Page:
A row between Culture Minister Miri Regev and Knesset Speaker Yuli Edelstein over Wednesday evening’s official ceremony to mark Israel’s 70th Independence Day reignited on Tuesday when Regev asked Edelstein to cut his address from 15 to seven minutes.
The request was reported made to to allow Prime Minister Benjamin Netanyahu to address the invited guests for five minutes, while still ending the live broadcast at the planned time of 10 p.m.
Channel 2 News quoted sources close to Edelstein as saying he was unlikely to accede to the request. Aides said they were not dealing with the request on Tuesday — the eve of Memorial Day for fallen soldiers and victims of terror.
Tensions first appeared late last month with reports that Netanyahu — backed by Regev — was considering attending the annual torch lighting ceremony, which is normally kept free of politics. Traditionally, the Knesset speaker is the most senior official at the event. Even the president does not attend.
Edelstein initially called on staff and lawmakers to boycott the event if the prime minister insisted on attending.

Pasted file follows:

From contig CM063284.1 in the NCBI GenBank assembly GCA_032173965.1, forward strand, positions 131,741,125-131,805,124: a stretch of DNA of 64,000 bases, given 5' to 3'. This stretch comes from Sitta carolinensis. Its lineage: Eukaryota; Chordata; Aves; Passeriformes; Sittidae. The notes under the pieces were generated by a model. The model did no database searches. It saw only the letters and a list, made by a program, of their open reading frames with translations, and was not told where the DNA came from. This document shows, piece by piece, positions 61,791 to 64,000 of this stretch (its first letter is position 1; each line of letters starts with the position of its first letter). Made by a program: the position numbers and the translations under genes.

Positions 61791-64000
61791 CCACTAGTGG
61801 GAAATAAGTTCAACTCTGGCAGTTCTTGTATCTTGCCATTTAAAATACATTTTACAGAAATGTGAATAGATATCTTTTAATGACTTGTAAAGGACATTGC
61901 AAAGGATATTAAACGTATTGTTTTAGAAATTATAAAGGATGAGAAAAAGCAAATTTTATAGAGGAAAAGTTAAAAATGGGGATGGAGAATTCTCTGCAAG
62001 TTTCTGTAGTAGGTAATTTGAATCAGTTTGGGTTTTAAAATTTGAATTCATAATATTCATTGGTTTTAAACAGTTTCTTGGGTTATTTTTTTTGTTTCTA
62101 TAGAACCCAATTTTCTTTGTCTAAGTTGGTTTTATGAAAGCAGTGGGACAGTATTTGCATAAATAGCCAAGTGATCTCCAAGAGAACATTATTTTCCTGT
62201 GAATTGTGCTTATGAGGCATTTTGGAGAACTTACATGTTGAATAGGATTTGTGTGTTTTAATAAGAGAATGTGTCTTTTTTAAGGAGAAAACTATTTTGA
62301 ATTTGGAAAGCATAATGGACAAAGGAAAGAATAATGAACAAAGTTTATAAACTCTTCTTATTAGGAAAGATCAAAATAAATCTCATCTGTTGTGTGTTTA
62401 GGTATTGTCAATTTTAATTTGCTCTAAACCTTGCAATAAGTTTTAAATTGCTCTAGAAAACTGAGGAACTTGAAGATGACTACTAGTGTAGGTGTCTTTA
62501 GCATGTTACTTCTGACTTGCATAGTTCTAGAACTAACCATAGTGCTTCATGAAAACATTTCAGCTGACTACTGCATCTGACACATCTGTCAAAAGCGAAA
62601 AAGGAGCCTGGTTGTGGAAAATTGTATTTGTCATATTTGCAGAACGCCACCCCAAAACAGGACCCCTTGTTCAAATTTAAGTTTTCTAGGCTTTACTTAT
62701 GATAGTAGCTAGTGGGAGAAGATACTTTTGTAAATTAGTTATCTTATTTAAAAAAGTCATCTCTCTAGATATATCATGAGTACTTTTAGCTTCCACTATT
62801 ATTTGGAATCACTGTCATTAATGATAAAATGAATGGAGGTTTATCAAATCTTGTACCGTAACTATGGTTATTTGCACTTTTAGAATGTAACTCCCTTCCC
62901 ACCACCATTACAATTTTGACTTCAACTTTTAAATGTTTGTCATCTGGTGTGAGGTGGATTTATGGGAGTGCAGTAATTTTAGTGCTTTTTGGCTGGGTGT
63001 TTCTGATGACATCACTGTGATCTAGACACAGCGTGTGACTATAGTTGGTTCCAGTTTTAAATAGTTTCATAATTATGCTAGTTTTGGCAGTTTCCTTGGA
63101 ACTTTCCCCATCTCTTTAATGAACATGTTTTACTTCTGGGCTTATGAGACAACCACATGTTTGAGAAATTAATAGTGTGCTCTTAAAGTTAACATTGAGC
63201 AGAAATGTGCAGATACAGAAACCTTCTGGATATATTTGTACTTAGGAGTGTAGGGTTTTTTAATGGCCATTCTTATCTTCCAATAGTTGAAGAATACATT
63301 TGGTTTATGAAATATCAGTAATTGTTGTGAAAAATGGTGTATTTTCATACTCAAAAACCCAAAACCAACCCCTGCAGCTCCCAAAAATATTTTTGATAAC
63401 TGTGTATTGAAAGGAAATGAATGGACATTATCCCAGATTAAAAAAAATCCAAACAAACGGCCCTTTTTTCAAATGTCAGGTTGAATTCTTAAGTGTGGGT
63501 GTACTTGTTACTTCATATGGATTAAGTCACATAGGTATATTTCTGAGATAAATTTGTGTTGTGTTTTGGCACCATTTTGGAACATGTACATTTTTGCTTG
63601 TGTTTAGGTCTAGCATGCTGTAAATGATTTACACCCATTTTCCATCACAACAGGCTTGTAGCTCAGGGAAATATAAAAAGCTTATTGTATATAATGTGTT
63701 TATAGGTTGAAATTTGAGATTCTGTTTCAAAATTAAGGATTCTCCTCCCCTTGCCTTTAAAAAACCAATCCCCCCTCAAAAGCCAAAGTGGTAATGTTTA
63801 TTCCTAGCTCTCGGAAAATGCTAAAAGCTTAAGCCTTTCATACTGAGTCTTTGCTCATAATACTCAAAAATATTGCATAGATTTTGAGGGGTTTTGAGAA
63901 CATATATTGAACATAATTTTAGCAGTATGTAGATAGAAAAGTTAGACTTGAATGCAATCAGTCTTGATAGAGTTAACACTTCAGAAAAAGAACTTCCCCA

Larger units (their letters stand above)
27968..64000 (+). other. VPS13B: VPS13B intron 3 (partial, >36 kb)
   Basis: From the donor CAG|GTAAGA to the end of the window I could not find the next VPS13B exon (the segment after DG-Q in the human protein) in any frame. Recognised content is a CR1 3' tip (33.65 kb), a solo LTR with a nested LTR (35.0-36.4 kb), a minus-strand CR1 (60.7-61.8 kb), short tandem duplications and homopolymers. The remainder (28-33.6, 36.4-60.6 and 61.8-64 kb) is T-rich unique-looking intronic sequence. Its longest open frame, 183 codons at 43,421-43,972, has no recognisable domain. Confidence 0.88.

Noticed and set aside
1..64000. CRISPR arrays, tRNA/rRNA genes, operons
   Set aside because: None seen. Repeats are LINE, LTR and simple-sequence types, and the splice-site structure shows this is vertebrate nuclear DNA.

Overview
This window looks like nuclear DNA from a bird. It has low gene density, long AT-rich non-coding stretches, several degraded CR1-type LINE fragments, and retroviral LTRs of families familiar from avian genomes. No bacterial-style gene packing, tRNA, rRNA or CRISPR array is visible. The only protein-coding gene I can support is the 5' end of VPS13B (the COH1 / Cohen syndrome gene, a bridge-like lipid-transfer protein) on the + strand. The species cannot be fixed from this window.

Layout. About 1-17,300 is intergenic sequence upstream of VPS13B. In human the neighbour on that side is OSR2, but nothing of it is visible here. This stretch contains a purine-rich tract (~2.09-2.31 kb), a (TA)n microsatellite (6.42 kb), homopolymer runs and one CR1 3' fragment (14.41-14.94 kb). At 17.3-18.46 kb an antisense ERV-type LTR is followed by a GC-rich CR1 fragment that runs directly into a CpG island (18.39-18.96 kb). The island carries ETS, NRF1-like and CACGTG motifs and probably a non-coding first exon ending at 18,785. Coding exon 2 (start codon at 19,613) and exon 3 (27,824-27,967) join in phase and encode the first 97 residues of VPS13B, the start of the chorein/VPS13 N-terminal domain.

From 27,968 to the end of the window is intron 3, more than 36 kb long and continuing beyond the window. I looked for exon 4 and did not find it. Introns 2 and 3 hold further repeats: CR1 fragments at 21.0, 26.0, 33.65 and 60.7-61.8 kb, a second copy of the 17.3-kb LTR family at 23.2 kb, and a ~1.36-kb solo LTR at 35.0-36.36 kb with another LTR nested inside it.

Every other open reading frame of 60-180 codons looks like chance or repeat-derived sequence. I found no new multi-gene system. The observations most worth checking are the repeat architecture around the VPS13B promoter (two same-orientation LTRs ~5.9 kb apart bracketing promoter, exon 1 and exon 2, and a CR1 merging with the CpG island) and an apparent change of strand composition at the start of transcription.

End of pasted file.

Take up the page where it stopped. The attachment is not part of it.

Then, a compromise deal was hatched to allow Netanyahu to light a torch on behalf of all the governments of Israel since the founding of the state, and it was agreed that the prime minister would be allowed to take part in the event once a decade.
In letters sent Tuesday to the directors general of the Knesset and the Prime Minister’s Office, the Culture Ministry’s director general and the ceremony’s producer explained that Monday’s general rehearsal had gone over the allotted time slot with the speaker spending 15 minutes on his address — without allotting time for the prime minister to speak.
In one letter, the ministry’s director general, Yossi Sharabi, emphasized the importance of the speaker limiting his address to seven minutes and and the prime minister keeping to a limit of five.
Extension of the ceremony beyond the time alloted for its live broadcast could negatively impact other Independence Day programs that communities were planning from that hour onwards in Israel and elsewhere in the world, he wrote.
A note from the producer was even more specific, asking the prime minister to say no more than 400 words in his address plus up to another 100 while he lit a torch, while the speaker would limit himself to 600 words plus 100 words during his torch-lighting.
The lighting of 12 torches by people who are seen to have made an outstanding contribution to society is a highlight of the annual ceremony, held at nightfall on Mount Herzl in Jerusalem on the eve of Independence Day, alongside parades, dancing, music, and fireworks.